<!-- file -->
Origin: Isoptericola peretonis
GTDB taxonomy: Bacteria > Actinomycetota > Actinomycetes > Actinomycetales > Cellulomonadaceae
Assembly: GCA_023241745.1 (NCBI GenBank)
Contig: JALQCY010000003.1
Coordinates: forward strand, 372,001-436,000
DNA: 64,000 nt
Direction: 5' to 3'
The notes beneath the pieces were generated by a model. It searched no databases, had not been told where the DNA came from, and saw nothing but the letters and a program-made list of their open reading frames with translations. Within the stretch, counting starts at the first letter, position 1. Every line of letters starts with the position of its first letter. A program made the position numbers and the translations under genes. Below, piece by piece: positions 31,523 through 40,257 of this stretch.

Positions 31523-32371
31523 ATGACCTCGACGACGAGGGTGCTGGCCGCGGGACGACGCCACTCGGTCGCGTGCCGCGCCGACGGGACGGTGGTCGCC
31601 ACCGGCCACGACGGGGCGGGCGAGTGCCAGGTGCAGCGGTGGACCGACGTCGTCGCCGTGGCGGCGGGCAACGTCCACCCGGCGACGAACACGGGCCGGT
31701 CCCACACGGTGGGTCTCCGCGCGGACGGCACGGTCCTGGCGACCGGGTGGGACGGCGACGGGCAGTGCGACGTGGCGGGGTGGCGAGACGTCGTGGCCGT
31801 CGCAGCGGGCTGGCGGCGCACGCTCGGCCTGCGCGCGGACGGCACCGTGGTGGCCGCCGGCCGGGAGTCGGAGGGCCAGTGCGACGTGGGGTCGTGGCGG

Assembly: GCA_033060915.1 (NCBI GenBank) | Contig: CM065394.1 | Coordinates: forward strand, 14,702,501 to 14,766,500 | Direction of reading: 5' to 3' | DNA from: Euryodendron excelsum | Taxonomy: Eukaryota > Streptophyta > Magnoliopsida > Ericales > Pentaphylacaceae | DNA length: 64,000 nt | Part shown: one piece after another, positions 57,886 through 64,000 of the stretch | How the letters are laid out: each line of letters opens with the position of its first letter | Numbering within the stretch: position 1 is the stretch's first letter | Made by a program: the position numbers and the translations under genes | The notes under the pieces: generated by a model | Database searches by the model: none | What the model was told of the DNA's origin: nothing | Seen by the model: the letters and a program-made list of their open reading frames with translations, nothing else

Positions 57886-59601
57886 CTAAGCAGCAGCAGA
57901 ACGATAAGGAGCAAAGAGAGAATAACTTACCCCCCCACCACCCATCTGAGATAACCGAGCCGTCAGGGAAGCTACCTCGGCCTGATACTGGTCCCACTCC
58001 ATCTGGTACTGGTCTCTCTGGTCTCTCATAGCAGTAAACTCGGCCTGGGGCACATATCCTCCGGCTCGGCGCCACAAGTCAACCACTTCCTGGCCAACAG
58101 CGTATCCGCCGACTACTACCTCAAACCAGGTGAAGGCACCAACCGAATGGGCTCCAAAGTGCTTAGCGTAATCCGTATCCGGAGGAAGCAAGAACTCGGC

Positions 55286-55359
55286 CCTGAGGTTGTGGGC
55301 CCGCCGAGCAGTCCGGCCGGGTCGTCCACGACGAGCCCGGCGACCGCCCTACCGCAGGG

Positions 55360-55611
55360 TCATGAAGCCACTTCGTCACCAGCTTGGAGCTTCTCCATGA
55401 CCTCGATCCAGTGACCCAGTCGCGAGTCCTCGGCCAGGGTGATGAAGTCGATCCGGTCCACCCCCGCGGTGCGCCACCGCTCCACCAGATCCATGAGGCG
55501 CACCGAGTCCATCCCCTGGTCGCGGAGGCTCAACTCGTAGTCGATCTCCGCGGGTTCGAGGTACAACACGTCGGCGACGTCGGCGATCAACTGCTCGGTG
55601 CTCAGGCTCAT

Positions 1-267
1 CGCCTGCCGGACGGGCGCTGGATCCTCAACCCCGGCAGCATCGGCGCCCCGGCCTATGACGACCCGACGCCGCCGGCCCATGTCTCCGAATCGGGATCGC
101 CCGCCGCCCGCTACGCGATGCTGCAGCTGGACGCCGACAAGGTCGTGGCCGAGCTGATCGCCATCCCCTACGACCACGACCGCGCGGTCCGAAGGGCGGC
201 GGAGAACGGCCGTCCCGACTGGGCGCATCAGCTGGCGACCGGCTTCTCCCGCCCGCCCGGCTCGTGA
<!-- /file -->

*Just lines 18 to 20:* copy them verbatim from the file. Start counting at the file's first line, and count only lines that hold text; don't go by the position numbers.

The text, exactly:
58001 ATCTGGTACTGGTCTCTCTGGTCTCTCATAGCAGTAAACTCGGCCTGGGGCACATATCCTCCGGCTCGGCGCCACAAGTCAACCACTTCCTGGCCAACAG
58101 CGTATCCGCCGACTACTACCTCAAACCAGGTGAAGGCACCAACCGAATGGGCTCCAAAGTGCTTAGCGTAATCCGTATCCGGAGGAAGCAAGAACTCGGC

Positions 55286-55359